Magazine article Diverse Issues in Higher Education

Finding a Cure

Magazine article Diverse Issues in Higher Education

Finding a Cure

Article excerpt

HBCU students, researchers on front lines of fight against prostate cancer.

Finding a cure for prostate cancer is personal for Clayton Yates, Ph.D., a researcher at Tuskegee University who also teaches cell and cancer biology. He is among the researchers at HBCUs who are dedicated to eradicating health disparities in prostate cancer - a disease that adversely impacts African-American males more than any other group.

Those HBCU institutions leading the charge in prostate cancer research include Tuskegee, Clark Atlanta, Hampton and Howard Universities and Morehouse School of Medicine.

"I chose to focus on prostate cancer after my grandfather passed away of the disease," says Yates, who is a principal investigator in a lab dedicated to prostate cancer research at Tuskegee University. "I was a student here at the time that he died, and I wanted to understand what could be done. I've dedicated my life to this research. " His work is a part of the Cancer Research Program at Tuskegee, which includes cancer research, education, research training, career development and outreach.

Yates is in good company along with Timothy Turner, Ph.D., who is the lead principal investigator for the Tuskegee University component of the Morehouse School of Medicine/Tuskegee University/ University of Alabama at Birmingham U54 Cancer Partnership, funded by a National Institute of Health collaborative grant for the three-way collaboration for cancer research focused on health disparities and various cancers.

According to Yates, the University of Alabama provides tissue cell samples from African-American patients who have had their prostates removed.

"In the U.S., prostate cancer is the most commonly diagnosed cancer in males, and it results in 30,000 deaths per year," says Yates, who shares the lab with graduate and undergraduate researchers. Our lab is focused on identifying biomarkers that clinicians can utilize to identify prostate cancers that are more aggressive, and thus, are more likely to kill patients, with a special interest in relating these biomarkers to African -American men who have the more aggressive forms of prostate cancer.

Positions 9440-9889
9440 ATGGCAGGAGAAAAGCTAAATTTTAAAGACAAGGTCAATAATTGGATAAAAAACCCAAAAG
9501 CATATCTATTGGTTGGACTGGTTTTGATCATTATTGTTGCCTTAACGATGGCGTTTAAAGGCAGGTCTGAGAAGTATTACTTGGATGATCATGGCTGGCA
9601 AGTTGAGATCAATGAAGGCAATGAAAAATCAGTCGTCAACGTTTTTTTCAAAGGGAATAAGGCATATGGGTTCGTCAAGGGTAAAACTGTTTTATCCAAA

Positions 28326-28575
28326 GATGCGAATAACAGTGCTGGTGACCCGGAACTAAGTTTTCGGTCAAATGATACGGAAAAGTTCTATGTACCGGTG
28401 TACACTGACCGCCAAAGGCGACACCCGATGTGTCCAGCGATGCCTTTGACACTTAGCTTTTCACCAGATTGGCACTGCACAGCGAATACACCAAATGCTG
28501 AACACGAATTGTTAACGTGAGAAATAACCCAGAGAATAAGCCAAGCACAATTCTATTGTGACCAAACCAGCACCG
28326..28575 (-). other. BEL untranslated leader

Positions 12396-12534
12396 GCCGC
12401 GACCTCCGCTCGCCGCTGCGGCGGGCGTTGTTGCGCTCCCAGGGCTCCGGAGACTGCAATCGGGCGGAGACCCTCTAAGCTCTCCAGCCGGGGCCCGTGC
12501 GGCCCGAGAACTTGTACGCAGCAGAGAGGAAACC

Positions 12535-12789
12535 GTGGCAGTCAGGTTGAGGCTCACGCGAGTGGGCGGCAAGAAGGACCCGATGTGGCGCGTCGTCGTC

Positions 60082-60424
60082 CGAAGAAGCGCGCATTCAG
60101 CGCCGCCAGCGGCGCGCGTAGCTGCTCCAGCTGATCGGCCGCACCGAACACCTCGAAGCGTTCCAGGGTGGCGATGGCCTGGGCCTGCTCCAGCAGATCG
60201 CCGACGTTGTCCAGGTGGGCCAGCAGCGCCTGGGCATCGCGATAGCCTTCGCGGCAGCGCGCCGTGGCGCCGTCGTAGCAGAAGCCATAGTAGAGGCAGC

"Additionally, we are interested in understanding the basic molecular mechanism of how cancer cells become aggressive or metastatic, and translate these findings rapidly into the development of gene-directed therapeutics for the treatment of aggressive or metastatic tumors, for which, currently, there are no treatment options."

Prostate cancer is a disease in which abnormal cells in the body grow out of control in the walnut-sized prostate gland. According to the Centers for Disease Control and Prevention, African - American men have a higher rate of getting the disease and dying from it than any other racial or ethnic group. One in five AfricanAmerican men has a chance of being diagnosed, and one in 20 is likely to die from it.

Besides race and ethnicity, family history and increasing age are also factors that increase risk. Also, a more aggressive form of the cancer and unique genetic factors are areas that researchers are studying, as well as causes, treatments, cures and ways to improve early detection of the disease in AfricanAmerican men.

State-of-the-art research

Leading the way in prostate cancer research, Clark Atlanta University's Center for Cancer Research and Therapeutic Development is reportedly the only university center in the U.S. that is 100 percent dedicated to research and education on prostate cancer in African -Americans. …

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